Gellhorn, MarthaIntroductionsecondary authorsome editionsconfirmed
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Epigraph
"I speak of Africa and golden joys." -- Shakespeare, Henry IV, Act V, Sc. 3
Dedication
For my Father
"I wish to express my gratitude to Raoul Schumacher for his constant encouragement and his assistance in the preparations for this book."
First words
"How is it possible to bring order out of memory?"
Quotations
Namen sind die Schlüssel für Türen, hinter denen Halbverschüttetes liegt, verschwommen für den Verstand, vertraut jedoch im Herzen. - S.14
Niemals zögern oder zaudern, niemals sich umdrehen und niemals glauben, dass eine Stunde, an die man sich erinnert, eine bessere Stunde ist, weil sie tot ist. Vergangene Jahre scheinen sichere Jahre zu sein, eine entschwundene, gefahrlose Zeit, während die Zukunft, wie in einer konturlosen Wolke, aus der Ferne bedrohlich wirkt. Dringt man in die Wolke ein, so klart sie auf. - S. 144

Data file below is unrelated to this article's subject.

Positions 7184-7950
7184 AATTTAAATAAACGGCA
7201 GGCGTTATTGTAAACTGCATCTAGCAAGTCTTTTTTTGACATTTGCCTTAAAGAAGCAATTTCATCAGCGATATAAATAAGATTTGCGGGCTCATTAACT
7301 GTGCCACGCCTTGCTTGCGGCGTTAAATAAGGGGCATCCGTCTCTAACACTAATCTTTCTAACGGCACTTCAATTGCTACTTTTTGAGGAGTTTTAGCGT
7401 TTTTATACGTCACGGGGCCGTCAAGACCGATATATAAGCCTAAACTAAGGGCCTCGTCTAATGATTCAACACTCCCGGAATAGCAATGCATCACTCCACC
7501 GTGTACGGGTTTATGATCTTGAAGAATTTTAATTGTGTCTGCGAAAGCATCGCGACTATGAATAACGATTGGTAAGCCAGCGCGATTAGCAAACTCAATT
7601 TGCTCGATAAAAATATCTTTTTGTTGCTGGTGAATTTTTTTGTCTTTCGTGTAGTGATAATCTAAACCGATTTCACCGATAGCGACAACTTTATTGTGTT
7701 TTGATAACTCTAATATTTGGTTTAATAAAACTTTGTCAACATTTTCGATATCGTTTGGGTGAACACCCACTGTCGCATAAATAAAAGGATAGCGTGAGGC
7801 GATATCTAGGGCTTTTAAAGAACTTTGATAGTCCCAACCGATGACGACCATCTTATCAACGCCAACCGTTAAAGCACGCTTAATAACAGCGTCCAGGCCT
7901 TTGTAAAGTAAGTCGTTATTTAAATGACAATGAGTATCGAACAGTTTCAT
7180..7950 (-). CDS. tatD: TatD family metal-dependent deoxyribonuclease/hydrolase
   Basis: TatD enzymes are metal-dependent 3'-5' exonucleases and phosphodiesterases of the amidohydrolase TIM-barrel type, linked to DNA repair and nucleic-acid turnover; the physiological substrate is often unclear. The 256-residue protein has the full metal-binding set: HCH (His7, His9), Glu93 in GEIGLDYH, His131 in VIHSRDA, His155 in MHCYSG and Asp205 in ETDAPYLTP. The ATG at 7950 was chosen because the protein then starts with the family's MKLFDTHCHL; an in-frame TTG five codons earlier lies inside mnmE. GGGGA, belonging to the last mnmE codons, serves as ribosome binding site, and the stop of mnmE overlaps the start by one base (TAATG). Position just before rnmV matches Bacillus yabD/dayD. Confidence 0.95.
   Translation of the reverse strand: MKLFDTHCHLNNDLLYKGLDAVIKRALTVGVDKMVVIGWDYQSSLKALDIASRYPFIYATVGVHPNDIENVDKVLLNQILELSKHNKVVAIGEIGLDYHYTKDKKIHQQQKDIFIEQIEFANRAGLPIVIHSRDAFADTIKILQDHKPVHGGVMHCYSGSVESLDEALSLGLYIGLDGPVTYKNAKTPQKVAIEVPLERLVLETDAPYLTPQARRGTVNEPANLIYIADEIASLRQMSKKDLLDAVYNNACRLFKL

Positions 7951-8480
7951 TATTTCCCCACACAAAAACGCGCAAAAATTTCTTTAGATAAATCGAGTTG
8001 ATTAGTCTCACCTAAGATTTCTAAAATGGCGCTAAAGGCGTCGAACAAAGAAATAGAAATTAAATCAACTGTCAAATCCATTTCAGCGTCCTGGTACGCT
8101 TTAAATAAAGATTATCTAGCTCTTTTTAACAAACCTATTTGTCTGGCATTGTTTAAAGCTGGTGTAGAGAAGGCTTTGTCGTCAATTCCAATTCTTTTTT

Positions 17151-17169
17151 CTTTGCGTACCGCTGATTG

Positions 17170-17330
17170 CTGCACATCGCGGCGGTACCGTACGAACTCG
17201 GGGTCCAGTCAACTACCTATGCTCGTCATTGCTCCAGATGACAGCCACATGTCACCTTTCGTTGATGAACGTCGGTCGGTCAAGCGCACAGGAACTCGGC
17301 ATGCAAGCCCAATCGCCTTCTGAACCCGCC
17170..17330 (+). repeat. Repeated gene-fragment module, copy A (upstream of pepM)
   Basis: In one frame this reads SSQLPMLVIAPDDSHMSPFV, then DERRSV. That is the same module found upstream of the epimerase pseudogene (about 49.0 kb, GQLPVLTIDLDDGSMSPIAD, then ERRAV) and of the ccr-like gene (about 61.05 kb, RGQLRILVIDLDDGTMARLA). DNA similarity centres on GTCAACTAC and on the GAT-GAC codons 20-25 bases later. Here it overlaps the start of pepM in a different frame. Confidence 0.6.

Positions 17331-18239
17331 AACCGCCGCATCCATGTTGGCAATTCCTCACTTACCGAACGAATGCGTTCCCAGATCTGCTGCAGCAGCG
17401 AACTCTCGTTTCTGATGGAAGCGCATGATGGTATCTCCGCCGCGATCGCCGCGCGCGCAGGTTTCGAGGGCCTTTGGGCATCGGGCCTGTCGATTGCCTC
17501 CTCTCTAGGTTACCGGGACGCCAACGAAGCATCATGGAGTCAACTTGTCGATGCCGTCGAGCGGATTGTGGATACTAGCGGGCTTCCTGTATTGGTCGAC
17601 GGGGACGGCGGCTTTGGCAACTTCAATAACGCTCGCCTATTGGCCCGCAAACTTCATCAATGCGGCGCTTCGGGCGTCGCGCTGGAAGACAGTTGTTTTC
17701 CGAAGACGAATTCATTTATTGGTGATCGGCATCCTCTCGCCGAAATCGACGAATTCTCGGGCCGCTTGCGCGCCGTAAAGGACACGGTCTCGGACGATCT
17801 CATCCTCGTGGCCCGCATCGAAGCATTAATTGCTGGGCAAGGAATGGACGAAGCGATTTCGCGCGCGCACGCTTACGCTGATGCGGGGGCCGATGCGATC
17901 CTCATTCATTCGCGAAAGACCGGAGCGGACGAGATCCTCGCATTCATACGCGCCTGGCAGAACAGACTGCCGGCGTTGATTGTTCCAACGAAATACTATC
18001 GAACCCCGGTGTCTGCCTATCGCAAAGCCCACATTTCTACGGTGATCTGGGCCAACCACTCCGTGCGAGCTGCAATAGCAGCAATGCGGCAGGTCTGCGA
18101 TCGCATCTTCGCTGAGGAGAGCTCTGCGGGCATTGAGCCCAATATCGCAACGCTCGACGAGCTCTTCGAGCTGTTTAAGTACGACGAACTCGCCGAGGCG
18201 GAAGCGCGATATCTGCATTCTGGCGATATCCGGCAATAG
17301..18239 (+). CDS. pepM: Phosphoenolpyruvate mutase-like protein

Ich lernte, was jedes träumende Kind wissen muss - dass kein Horizont zu weit ist, um bis zu ihm und über ihn hinaus vorzustoßen. - S. 198
Was immer der Mensch unternimmt, Würde erlangt sein Bemühen erst, wenn echte Arbeit dahintersteckt, und fühlt man dann das Bedürfnis, sein - im Wortsinn - Handwerk auszuüben, so begreift man, dass die anderen Dinge - all die Experimente, die Eitel- und Nichtigkeiten, denen man nachjagte - ganz einfach unsinnig waren. - S. 298
...every farmer is a midwife. There is no time for mystery. There is only time for patience and care, and hope that what is born is worthy and good. p. 121
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From book cover: 'More than a biography; a poet's feeling for her land; an adventurer's response to life; a philosopher's evaluation of human beings and human destinies'.
This unusual and beautifully written memoir was first published in 1942 to huge critical acclaim. Beryl Markham was born in England in 1902 and has lived in Africa since the age of four. Her father, a horse-breeder, scholar and adventureer, chose East Africa because 'it was new and you could feel the futuer of it under your feet'. She spent her childhood playing with Murani children, hunting with the Murani cheiftan and witnessing her father's patience and labour as he transformed a stretch of wilderness into a working farm. She learnt to speak Swahili, Nandi, Masai. In adolescence she was apprenticed to her father as a trainer and breeder of racehorses, and at eighteen became the first woman in Africa to be granted a racehorse trainer's license.